Photo booths have been all the rage at wedding receptions, but more couples may soon be hiring robot photographers instead.
A couple in the UK hired an AI-powered robot named Eva to photograph their wedding at Warwickshire’s Wroxall Abbey Estate. The 5-foot-tall robot is designed to move about the room, uses facial recognition to “latch onto” guests, and then asks to take their photo.
Smart mapping of the building and infrared sensors are used to help Eva navigate the space without bumping into walls or corners.
Eva is, essentially, a robotic photo booth. She won’t replace a traditional wedding videographer, but she may be an exciting upgrade on the conventional photo booths you see at weddings.
Instead of having guests cram into a photo booth, Eva approaches them directly and asks to take their photos.
Eva, created by Service Robots, asks guests to choose from a wide range of photo styles on her touchscreen before snapping a photo. All of Eva’s photos can be printed out at a photo station in the venue, or you can share the pictures through social media.
Service Robots has made it clear that Eva was created for novelty purposes and will not replicate the results of a human photographer.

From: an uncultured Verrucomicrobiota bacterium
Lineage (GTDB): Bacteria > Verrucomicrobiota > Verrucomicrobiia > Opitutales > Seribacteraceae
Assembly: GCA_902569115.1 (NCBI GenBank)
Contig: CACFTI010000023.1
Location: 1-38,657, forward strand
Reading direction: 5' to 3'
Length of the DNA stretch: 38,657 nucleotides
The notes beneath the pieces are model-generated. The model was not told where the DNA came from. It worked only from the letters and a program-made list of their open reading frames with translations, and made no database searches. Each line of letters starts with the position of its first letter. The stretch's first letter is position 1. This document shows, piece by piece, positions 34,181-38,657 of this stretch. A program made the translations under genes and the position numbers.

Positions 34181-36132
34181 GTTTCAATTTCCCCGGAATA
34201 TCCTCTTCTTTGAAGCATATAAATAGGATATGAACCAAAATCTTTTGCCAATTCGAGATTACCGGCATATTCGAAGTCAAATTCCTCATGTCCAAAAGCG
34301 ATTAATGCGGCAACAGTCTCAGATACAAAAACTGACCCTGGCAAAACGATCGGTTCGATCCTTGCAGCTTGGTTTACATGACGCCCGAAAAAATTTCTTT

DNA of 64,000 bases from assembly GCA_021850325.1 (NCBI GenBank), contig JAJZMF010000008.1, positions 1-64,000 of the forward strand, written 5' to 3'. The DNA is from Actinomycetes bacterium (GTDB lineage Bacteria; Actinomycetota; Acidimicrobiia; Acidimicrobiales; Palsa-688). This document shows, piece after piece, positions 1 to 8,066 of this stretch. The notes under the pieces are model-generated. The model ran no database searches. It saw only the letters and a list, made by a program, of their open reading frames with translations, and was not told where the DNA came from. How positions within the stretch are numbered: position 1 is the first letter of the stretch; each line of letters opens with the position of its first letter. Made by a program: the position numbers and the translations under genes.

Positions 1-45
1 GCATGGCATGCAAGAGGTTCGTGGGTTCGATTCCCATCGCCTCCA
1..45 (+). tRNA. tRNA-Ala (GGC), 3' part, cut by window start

Eva probably won’t be replacing photo booths entirely either. At the Photo Booth Expo this year, attendees saw booths that shared photos through text or email links, which make it easy to share on social media. Some booths offered suggestions for funny faces or poses.
Photo booths cater to two crowds: personal events, like weddings, anniversaries and birthdays, and corporate events. Those attending corporate events prefer digital photos that can be easily shared, while those at personal events prefer souvenirs (printed photos) they can take home.
By taking photos and sharing them digitally, corporate events can generate more buzz by getting more shares on social media. Getting more people talking about the event only generates more buzz.
Many modern photo booths are more focused on capturing video, whether it’s a 360-degree, looping or slow-motion clips. Other machines have multiple cameras or employ other technologies to help users take their selfies to a new level.
Shareability has revitalized the photo booth industry, but robots like Eva can up the ante by making photo booths even more fun an exciting. In fact, a rival robot, Occo, was seen roaming around the expo and snapping photos of attendees.